Record heat and power outages create ‘the perfect storm,’ meteorologist says

Editor’s Note: A version of this article originally appeared in the weekly weather newsletter, the CNN Weather Brief, which is released every Monday. You can sign up here to receive them every week and during significant storms.


People in the South are storm weary. I’ve heard it from friends and family in my home state of Louisiana, where storms have hit exceptionally hard, and the damage extends much further.

Six tornadoes were reported in Mississippi alone in the last 24 hours, and strong storms are still in progress right now.

Tornadoes have been reported in the South every day during the last week, and more could occur in the next few days. They have caused serious damage, several deaths, and as of this morning half a million people are in the dark, according to Making matters worse, some are expected to be without power for much of the week, leaving them without air conditioning as temperatures reach the triple digits.

The combination of power outages and dangerous heat “made this event the perfect storm,” meteorologist Michael Berry from the National Weather Service office in Shreveport said.

His region is recovering from an EF-1 tornado that hit Cass County, Texas on Friday night, along with extensive wind damage that uprooted trees and damaged power lines, littering them all over the region. He said the damage is in some ways worse than a tornado because it is so widespread.

Power crews have not been able to keep up. SWEPCO, which services Louisiana, Texas and Arkansas issued a statement late Sunday saying, “Nearly 3,000 utility professionals have now joined forces to tackle the work and rebuild communities across northwest Louisiana, east Texas and the western communities in Arkansas following the continued onslaught of extreme weather.” They added, “When you have devastation at this scale, with widespread damage that includes significant impacts to both our transmission and distribution stations the prolonged effort requires time to mobilize additional resources.”

Utility crews from as far away as Michigan and Indiana have come to the region to help rebuild the power grid.

According to Berry, straight-line winds Friday night approached 100 mph, which is what resulted in the damage to be so widespread, as well as causing damage to the power grid. He said it is the type of storm they typically only see once or twice a decade.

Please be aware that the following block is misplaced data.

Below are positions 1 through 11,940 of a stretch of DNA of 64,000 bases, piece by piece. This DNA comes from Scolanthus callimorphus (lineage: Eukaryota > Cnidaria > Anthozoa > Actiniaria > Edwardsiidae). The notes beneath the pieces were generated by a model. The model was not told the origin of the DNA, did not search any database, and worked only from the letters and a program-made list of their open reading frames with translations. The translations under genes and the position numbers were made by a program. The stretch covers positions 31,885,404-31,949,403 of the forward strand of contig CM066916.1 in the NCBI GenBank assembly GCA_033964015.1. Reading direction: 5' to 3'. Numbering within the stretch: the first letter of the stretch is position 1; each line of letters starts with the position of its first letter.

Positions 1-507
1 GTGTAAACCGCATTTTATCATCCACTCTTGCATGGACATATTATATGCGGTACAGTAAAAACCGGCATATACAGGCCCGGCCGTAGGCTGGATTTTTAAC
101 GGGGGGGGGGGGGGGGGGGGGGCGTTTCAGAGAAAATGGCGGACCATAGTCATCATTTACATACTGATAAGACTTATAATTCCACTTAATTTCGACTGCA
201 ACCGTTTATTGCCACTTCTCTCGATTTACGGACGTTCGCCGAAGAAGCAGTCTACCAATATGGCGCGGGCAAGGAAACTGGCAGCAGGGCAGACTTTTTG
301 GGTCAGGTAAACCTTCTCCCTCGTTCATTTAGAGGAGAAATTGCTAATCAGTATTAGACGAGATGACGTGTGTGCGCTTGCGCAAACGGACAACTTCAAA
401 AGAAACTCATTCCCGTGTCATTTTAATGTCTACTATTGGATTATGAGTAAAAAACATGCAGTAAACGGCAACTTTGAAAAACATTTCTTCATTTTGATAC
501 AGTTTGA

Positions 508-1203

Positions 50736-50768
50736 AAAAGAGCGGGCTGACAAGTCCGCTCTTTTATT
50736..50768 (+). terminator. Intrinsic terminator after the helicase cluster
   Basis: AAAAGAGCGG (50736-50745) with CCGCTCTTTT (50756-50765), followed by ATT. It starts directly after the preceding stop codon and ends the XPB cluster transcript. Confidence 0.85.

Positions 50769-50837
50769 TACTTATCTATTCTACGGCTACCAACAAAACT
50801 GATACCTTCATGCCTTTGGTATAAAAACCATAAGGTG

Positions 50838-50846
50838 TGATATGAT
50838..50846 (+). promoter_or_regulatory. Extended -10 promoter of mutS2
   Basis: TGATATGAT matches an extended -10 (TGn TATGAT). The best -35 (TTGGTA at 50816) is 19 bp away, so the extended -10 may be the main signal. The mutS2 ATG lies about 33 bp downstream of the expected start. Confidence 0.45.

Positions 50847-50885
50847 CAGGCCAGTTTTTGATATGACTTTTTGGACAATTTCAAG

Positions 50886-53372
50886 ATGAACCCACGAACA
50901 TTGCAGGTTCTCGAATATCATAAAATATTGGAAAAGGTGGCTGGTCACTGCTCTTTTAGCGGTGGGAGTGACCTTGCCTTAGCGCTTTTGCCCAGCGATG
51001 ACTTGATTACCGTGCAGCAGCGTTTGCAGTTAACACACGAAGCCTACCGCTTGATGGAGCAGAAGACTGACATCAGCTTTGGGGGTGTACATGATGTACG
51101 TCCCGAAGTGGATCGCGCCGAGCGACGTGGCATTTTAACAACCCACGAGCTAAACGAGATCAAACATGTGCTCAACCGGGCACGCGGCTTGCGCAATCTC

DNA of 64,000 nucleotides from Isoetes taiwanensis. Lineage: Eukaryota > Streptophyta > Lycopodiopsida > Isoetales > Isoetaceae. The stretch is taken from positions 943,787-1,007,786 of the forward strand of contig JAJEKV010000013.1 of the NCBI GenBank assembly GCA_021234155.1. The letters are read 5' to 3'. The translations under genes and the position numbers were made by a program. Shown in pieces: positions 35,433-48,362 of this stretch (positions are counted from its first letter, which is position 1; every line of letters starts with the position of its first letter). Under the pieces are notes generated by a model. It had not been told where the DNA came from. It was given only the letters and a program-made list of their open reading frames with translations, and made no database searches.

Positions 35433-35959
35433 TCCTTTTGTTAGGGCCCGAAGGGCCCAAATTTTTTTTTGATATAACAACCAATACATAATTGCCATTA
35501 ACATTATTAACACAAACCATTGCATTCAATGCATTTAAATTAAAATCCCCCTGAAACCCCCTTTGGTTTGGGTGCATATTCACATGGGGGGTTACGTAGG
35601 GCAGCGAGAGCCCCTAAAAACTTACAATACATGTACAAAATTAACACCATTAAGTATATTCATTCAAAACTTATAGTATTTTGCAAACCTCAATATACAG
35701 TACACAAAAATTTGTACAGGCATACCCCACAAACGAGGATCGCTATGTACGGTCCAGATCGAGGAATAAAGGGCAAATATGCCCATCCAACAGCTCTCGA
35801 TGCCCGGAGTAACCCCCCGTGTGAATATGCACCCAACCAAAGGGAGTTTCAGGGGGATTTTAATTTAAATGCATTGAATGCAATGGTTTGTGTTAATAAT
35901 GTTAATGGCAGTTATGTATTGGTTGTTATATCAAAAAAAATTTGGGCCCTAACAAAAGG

Another round of storms came through many of the same areas Saturday night, causing even more damage. Saturday’s round of storms produced nearly a dozen tornadoes across the South, hail greater than three inches in diameter and widespread wind reports stretching from Kansas to the Florida Panhandle. It caused even more power outages and set back power crews from getting power restored from Friday’s storms.

SWEPCO’s outages account for about 30% of the power outages across the South and some could be in the dark another week or more. It creates another concern for not only this region but for all the residents without power across the South: the heat!

Heat alerts are up for roughly 35 million people across the South, with temperatures remaining in the upper 90s to triple digits but feeling much hotter when you factor in the humidity.

“Widespread high and low temperature records are forecast to be tied or broken over the coming days,” the Weather Prediction Center said.

The heat index will be running anywhere from 115 across northern Louisiana and East Texas to close to 125 degrees across South Texas. The heat index is the “feels like” temperature when you factor in the humidity. It could be deadly for the hundreds of thousands without power.

“Our message quickly became how deadly the heat can become with the widespread power outages, encouraging people without power to try to stay cool by any means possible, drinking plenty of water, staying in the shade, relocating to friends or a family member’s home with power and AC,” Berry warned.

Many areas have opened cooling centers for those without power and in need of a place to cool off.

How to find cooling centers by state

With nighttime temperatures staying in the upper 70s to low 80s, they could be just as dangerous. Overnight is when the body needs to cool and reset, and if temperatures are staying warm overnight, we could see serious heat-related consequences as a result.

Why high overnight temperatures are so deadly

More than 50 million people are in the path of more severe weather today across the South.

A Level 2 of 5 slight risk of severe weather covers parts of the Gulf Coast from southeastern Louisiana to the East Coast of northern Florida. Areas possibly affected include New Orleans, Mobile and Jacksonville.

A broader area at a Level 1 of 5 marginal risk covers 40 million people and extends from central Texas to the Carolinas and down to South Florida. Cities like Austin and Fort Worth in Texas, Atlanta and Miami could face severe weather today.

“Any storm that develops will have the potential to become severe with large hail and damaging winds being the primary threats,” the weather service office in Fort Worth warned.

While tornadoes are not the primary threat today, they will also be a possibility.

The areas facing a severe threat also run the risk of excessive rainfall, which could lead to flash flooding. The storms could produce heavy downpours capable of dropping up to four inches of rain in some locations.

The severe threat continues tomorrow, before winding down for the rest of the week, giving the South a much-needed break.

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